Falling still farther behind, if the goal is to do 30 stories in 30 days. In fact I think I’ll need tomorrow, too, to finish up the first four. I didn’t even start a new story today or yesterday.
Is that so bad? Sort of, yes. I had intended to get a lot more done over the last couple of days than I’ve been able to. On the bright side, our internet connection is back up. With another apology from AT&T employees, and we ended up semi-accidentally saving $20 on our bill. A low hourly rate, given how much time we (mostly my wife) put into getting that straightened out, but it’s something. (I spent time on the issue too, but it was a less-productive though sideways-satisfying effort to make our internet access work in spite of AT&T’s screwups. I mean, yeah, it all worked and I could get to the internet yesterday and this morning after all, well before it got officially fixed–but I could have written a story in the time it took me to figure that stuff out.)
Truth? What do I really want to talk to you guys about? This: I’m seriously bummed about some aspects of foster parenting. It’s not the kids…it’s the people who are supposed to be looking out for them. I don’t want to be specific–okay, that’s a lie. I do want to be specific, but I won’t do it because it wouldn’t help anyone. I want to be more effective at helping the kids. But I get the sense that folks around me would be happier if I’d just shut up and stop pushing them. Well, not everybody–but several people. I keep opening my mouth. It may not be useful. It certainly causes trouble. Useful trouble? No sign of it so far. I’m not happy about that. Maybe I’m just not good enough at this. Maybe I need to learn something. But what is it? I’d like to know.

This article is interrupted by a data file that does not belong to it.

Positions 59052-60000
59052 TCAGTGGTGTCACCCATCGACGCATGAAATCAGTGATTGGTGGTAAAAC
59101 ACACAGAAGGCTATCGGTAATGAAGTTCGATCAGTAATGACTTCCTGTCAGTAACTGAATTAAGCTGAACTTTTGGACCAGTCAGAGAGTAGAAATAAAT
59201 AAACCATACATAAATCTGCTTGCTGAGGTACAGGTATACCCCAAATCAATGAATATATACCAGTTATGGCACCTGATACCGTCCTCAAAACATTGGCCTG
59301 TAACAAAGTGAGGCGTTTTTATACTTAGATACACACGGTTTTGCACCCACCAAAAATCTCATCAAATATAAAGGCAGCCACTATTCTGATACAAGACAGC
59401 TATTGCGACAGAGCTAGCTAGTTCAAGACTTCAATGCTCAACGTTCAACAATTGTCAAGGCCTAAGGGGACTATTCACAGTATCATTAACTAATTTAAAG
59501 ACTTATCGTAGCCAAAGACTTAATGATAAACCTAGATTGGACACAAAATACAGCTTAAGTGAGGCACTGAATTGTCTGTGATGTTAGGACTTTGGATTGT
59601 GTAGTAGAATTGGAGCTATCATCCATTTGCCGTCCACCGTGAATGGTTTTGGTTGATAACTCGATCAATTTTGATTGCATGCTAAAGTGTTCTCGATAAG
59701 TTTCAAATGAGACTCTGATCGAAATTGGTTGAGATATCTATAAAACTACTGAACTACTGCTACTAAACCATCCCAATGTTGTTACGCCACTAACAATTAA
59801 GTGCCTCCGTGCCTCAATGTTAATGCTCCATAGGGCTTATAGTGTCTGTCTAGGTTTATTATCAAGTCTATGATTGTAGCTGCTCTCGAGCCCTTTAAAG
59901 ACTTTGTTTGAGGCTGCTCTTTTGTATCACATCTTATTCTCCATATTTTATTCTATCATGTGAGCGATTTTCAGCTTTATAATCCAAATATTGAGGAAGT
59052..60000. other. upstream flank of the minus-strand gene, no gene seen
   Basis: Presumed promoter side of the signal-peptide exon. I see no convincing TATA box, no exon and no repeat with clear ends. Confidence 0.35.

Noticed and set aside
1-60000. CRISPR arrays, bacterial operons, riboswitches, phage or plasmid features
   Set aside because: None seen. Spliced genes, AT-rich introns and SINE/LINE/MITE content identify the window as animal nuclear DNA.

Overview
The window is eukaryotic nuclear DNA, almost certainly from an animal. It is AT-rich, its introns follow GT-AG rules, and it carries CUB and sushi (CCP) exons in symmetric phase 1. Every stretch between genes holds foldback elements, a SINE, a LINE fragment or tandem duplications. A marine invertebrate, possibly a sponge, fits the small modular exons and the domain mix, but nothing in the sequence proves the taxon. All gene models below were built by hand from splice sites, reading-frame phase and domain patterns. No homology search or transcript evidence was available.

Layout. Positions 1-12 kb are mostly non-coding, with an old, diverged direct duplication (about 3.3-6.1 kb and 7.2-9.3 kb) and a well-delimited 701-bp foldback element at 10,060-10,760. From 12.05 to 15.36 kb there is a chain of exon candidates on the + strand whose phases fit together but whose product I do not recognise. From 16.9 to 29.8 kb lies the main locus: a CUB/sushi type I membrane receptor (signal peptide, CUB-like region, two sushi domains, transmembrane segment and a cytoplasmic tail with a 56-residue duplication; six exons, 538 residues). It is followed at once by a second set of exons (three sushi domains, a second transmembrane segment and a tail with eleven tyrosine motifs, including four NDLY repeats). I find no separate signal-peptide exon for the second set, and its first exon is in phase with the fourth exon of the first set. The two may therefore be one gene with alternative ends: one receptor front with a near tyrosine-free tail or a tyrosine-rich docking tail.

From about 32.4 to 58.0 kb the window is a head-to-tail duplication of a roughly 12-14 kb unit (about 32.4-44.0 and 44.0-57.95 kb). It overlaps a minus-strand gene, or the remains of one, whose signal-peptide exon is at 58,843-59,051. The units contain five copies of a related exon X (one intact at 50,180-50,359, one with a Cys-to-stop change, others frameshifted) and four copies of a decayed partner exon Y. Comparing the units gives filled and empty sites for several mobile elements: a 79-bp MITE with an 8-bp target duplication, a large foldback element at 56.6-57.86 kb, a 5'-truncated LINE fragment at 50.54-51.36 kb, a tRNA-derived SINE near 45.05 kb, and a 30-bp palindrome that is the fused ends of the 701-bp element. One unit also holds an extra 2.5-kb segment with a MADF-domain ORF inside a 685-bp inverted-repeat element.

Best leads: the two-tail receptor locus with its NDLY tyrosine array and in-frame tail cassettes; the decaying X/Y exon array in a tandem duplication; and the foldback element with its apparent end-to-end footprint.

Maybe it really is just me? I don’t think so. But maybe.
Maybe I should quietly accept that people aren’t helping the kids when they could be, or at least not doing as much as they could so easily do. Maybe just being here for the kids in the midst of a screwed-up system (but there are many wonderful people who are also trying to help, and it’s been a privilege to meet them!) is all I can effectively manage.
Possibly I should accept that adults often seem to blame children for what I often see as completely understandable reactions to the failures of those who say they’re there to help? I mean, I do accept that…it’s plain-vanilla human nature…but I’m not quiet about it. It seems to irritate people. Of course I don’t care at all about that, because I’m the way I am. But I want to be around for the kids, so maybe I have to pretend to care that I upset people. At least a little?
Here’s a question that’s been bothering me of late: if I see something is wrong–I mean something is really, really wrong–and I don’t believe that either “we have to file a report” or “there’s nothing I can do with that” is actually a solution…then what do I do about it? Anything? What? Because that happened recently. I mean, who reads the reports that are filed? Anyone? And what happens next? I can’t tell. Does “there’s nothing I can do” mean nothing happens at all, or nothing happens yet but someone’s now actively working to help? I really, really can’t tell.